Creating fire buffers between housing and dry brush, burying spark-prone power lines and lighting more controlled burns to keep vegetation in check could give people a better chance of surviving wildfires, according to experts searching for ways to reduce growing death tolls from increasingly severe blazes in California and across the U.S. West.
Western wildfires have grown ever more lethal, a grim reality that’s been driven by more housing developments sprawling into the most fire-prone grasslands and brushy canyons, experts say. Many of the ranchers and farmers who once managed those landscapes are gone, leaving neglected terrain that has grown thick with vegetation that can explode into flames when sparked.
That’s left communities ripe for tragedy as whipping winds and recurring drought that’s characteristic of climate change stoke wildfires like the ones still raging in Northern and Southern California that have killed at least 51 people in recent days.
Hundreds of thousands of people were told to leave their homes ahead of the blazes to get out of harm’s way. Yet some experts say there’s been an over-reliance on evacuation and too little attention paid to making communities safe, as well as not enough money for controlled burns and other preventive measures.
Search crews found many victims inside their vehicles, or just next to them, overcome by flames, heat and smoke as they tried to flee. Survivors of the blaze that nearly obliterated the Northern California town of Paradise and nearby communities spoke of having just minutes to escape and narrow roads made impassable by flames and traffic jams.
“There are … so many ways that can go wrong, in the warning, the modes of getting the message out, the confusion … the traffic jams,” said Max Moritz, a wildfire specialist with the University of California Cooperative Extension program.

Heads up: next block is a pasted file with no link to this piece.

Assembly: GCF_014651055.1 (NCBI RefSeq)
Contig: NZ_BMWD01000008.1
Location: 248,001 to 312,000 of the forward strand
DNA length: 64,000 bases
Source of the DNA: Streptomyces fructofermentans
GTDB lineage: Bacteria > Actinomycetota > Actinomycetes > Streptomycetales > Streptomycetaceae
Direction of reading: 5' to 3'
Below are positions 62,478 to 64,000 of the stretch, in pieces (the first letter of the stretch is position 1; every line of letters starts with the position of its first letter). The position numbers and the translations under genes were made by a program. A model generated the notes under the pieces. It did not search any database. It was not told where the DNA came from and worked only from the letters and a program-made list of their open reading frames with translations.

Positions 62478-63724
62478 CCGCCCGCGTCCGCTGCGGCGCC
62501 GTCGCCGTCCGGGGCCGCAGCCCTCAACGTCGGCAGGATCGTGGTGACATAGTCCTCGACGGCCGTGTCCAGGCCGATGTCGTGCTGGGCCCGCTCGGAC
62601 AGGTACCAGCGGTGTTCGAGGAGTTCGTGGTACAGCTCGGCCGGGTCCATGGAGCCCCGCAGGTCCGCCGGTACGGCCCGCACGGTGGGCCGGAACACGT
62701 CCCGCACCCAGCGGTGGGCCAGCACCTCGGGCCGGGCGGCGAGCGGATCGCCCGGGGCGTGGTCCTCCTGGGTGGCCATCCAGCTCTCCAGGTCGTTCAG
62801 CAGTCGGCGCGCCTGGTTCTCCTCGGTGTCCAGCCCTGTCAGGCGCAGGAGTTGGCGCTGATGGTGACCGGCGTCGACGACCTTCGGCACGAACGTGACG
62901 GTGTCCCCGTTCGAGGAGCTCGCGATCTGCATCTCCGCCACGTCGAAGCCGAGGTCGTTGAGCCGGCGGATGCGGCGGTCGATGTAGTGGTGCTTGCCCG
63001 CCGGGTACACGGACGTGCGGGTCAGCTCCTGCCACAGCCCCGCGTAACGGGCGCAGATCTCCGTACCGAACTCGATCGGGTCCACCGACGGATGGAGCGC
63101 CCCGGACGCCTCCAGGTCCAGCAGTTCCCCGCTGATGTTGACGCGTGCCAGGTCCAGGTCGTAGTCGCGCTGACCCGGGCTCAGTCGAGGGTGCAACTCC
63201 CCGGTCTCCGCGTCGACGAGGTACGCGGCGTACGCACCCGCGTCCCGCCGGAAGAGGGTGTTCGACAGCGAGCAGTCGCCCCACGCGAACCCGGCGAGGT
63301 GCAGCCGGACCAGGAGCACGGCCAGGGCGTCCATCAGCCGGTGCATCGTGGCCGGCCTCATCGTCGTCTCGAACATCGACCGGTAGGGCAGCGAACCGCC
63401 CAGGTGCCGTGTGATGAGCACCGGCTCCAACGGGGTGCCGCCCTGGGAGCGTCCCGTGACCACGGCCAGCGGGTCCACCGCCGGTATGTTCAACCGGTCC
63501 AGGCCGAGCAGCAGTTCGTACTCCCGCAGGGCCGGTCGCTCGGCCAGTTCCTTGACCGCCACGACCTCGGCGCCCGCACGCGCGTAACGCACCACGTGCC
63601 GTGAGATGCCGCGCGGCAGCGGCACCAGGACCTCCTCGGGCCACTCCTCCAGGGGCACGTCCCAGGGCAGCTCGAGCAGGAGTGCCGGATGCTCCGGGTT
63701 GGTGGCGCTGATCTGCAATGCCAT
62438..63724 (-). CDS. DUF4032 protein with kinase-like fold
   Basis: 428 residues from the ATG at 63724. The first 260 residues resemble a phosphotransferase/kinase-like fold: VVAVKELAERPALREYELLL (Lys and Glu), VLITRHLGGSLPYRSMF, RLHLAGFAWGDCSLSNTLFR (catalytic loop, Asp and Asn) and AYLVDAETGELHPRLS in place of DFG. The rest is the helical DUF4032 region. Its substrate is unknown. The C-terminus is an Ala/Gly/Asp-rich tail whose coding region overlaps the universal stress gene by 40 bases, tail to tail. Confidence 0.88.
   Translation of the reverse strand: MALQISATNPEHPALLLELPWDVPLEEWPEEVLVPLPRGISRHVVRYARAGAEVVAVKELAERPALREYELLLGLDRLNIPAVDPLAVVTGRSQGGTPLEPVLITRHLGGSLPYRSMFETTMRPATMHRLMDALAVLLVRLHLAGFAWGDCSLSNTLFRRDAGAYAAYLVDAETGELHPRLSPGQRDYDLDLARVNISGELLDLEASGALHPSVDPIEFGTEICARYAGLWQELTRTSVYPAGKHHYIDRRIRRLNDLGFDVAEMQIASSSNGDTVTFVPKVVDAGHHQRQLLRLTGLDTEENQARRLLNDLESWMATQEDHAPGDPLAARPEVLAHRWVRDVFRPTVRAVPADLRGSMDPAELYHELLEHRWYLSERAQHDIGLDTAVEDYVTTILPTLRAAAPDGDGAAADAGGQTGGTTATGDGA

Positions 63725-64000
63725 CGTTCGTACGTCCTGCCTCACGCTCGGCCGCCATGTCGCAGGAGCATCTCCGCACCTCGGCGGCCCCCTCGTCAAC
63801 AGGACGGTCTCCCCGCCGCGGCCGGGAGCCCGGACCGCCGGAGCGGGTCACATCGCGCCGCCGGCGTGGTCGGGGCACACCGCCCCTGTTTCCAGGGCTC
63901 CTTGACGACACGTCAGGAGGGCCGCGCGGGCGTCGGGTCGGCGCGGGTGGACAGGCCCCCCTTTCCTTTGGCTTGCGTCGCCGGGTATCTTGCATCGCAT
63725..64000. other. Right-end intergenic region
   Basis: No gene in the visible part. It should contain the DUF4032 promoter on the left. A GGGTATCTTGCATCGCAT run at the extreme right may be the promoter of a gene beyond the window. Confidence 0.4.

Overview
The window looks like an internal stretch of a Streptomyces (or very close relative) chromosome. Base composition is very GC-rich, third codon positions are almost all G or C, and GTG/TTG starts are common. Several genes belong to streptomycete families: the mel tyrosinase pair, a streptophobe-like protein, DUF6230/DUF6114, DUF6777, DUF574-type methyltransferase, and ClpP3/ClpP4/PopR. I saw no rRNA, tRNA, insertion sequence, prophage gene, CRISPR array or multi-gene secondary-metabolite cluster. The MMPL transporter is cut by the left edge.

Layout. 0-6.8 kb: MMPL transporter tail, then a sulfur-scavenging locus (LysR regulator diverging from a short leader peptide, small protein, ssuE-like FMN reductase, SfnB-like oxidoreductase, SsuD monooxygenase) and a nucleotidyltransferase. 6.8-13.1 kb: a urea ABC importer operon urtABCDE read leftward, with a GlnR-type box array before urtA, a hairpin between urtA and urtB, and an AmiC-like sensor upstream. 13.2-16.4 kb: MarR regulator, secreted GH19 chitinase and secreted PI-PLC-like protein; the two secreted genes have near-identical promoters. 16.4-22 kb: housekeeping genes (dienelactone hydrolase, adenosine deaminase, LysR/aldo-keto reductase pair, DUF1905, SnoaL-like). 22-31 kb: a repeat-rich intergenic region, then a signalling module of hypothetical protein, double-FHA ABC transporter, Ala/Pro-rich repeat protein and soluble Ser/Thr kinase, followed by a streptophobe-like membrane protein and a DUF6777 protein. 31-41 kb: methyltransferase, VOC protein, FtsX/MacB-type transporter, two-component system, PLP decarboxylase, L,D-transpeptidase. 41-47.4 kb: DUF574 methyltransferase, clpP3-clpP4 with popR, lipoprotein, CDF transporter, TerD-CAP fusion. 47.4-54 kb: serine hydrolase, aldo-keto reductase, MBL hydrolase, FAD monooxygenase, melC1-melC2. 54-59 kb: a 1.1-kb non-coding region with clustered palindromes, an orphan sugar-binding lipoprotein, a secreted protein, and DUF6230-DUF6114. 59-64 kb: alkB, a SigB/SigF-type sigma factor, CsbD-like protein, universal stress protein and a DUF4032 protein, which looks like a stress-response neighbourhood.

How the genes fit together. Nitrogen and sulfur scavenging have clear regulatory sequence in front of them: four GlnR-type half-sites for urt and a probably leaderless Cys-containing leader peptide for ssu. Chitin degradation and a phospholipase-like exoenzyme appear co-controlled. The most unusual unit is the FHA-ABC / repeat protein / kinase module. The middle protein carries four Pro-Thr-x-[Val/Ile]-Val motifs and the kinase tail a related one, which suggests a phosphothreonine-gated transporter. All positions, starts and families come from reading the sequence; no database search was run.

As deadly urban wildfires become more common, officials should also consider establishing “local retreat zones, local safety zones” in communities where residents can ride out the deadly firestorms if escape seems impossible, Moritz said.
That could be a community center, built or retrofitted to better withstand wildfires, which can exceed 2,000 degrees Fahrenheit, leaving little trace of ordinary homes.
Such fire protection measures in buildings can include sprinklers, fire- and heat-resistant walls and roofs, and barriers that keep sparks out of chimneys and other openings, according to the International Code Council, a nonprofit that helps develop building codes used widely in the United States.
Creating more buffers — whether parks, golf courses or irrigated agriculture, like the vineyards that helped keep 2017 wildfires in California’s wine country from spreading into even more towns — around new and old housing developments would help stave off wildfires threatening to overrun cities and towns.
So would burying electric power lines, which can spark and fail in the high winds that drive many of California’s fiercest fires, said Jon Keeley, a research scientist with the U.S. Geological Survey in California.
Sparks from electrical utility equipment are suspects in the Northern California wildfire that consumed Paradise, destroying some 7,700 homes, and other deadly blazes in the state.
A proven method to prevent wildfires from getting out of control is the use of controlled burns. By intentionally lighting fires, property owners or land managers can remove dead and low-lying trees and brush — material that otherwise accumulates and can accelerate the growth of fires.